The following is not intended to belabor what may be obvious to some. Rather, this is food for thought. Each of us has to question how much enforcement is too much enforcement.
Where post orders and policy are silent, our discretion is necessary. If, for example, you find something during a search that seems inconsequential or even a nuisance, you still have to make a choice to do something or do nothing.
Do you write up the fishing line you found or just discard it due to the many that you see each day? Do you ignore it and step over it because everyone fishes? Will issuing a misconduct report dissuade further instances? Or will confiscation end the endeavor? In the end, will offenders persist in breaking the basic passing rule, no matter which path you elect to take?
Practitioners differ on what should be disposed of and what shall remain with the prisoner. Even with policy parameters and discretions, the decisions are sometimes difficult. With that in mind, a conceptual step back may clarify the need for contraband control.
Do the costs of enforcement outweigh the benefits? As with discretionary power to dispose of an item, this is up to the individual.
Some of the costs of enforcing contraband control rules on small items are listed below:
- Time consuming;
- Contraband may be used as a diversion or a sacrifice misconduct in order for something else to be achieved elsewhere;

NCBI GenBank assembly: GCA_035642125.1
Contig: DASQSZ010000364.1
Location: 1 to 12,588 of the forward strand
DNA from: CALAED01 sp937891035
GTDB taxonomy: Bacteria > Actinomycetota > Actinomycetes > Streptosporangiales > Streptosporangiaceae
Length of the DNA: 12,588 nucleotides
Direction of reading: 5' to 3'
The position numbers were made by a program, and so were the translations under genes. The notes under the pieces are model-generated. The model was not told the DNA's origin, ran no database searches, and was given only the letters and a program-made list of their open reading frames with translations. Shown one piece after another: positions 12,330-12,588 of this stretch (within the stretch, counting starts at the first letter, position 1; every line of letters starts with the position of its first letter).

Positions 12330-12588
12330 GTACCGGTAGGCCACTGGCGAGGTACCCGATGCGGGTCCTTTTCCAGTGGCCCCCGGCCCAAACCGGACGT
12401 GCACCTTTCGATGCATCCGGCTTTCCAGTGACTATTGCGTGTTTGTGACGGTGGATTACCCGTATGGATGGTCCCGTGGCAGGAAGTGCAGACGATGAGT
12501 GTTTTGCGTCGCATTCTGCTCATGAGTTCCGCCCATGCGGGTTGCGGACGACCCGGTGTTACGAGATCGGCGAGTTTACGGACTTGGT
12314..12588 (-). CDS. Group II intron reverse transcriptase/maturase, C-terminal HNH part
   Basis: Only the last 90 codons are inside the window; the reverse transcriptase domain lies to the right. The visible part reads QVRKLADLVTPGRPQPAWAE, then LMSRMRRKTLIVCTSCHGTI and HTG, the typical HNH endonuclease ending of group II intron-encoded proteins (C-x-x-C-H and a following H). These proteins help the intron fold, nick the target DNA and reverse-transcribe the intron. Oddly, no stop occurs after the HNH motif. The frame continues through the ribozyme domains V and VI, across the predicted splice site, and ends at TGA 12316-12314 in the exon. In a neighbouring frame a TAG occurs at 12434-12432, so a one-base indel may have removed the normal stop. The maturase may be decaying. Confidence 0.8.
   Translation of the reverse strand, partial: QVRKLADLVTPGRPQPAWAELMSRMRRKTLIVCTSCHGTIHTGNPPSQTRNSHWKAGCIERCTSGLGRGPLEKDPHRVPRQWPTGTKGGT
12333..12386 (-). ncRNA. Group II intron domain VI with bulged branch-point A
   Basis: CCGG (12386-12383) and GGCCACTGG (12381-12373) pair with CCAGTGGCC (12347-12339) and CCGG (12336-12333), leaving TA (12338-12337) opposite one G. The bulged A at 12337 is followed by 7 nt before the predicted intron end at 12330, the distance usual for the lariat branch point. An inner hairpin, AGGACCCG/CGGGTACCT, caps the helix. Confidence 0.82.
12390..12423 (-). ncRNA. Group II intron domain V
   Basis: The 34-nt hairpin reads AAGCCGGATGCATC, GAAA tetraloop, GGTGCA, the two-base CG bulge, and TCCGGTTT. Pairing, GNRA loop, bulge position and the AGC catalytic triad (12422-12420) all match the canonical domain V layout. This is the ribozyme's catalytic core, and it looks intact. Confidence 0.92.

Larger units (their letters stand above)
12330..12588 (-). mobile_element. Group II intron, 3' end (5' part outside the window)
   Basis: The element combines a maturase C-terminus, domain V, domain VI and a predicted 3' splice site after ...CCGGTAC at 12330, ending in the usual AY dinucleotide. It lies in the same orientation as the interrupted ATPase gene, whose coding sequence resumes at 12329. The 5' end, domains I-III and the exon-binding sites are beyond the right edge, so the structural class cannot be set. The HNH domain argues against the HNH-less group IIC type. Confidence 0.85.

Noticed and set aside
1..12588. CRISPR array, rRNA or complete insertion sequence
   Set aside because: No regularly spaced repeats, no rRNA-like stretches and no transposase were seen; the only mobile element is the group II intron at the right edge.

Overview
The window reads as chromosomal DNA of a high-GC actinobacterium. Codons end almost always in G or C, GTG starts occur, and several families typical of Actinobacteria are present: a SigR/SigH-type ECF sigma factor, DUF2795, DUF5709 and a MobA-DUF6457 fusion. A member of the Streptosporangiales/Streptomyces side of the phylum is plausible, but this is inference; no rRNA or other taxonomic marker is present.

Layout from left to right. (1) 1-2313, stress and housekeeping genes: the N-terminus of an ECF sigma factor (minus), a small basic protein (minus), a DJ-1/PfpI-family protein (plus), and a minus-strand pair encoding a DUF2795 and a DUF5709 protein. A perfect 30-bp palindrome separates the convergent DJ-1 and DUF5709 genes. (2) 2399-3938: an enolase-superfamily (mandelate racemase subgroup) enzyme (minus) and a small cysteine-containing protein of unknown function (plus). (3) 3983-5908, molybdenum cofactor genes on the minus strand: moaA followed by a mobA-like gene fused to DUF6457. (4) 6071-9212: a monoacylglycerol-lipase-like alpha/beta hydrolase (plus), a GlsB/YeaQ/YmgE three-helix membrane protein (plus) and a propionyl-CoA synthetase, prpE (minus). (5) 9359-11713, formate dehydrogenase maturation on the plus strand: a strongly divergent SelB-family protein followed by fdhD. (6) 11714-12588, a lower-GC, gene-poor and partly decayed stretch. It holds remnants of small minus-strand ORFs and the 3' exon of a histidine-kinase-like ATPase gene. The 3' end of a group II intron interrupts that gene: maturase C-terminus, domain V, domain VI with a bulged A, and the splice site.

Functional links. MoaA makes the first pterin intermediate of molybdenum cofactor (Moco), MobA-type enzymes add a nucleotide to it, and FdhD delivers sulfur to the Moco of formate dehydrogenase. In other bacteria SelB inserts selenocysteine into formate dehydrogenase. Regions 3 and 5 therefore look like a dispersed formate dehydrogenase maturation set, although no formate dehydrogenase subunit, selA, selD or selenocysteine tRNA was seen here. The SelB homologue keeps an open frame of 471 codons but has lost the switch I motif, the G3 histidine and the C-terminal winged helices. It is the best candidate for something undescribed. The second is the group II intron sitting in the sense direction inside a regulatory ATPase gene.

- Potentially hazardous materials – one could be stuck, injured, or infected by a hidden item;
- Revenge from prisoners and dirty staff;
- Very few things found;
- Ridicule about being a labeled a “Robocop”;
- Prisoners may harass you with charges of unfair enforcement.
- Enforcing basic rules may dissuade the breaking of major rules;
- Safety of staff;
- Safety of prisoners;
- Safety of the public;
- Stop injuries and fights;
- Prevent chaos/preserve stability;
- Save lives.
I personally believe that the benefits of contraband control outweigh the costs. The most important benefit is safety for all inside the facility and the public. Persistent contraband control is the foundation of safe corrections operations.
These are the opinions of Joe Bouchard, a Librarian employed with the Michigan Department of Corrections. These are not necessarily the opinions of the Department. The MDOC is not responsible for the content or accuracy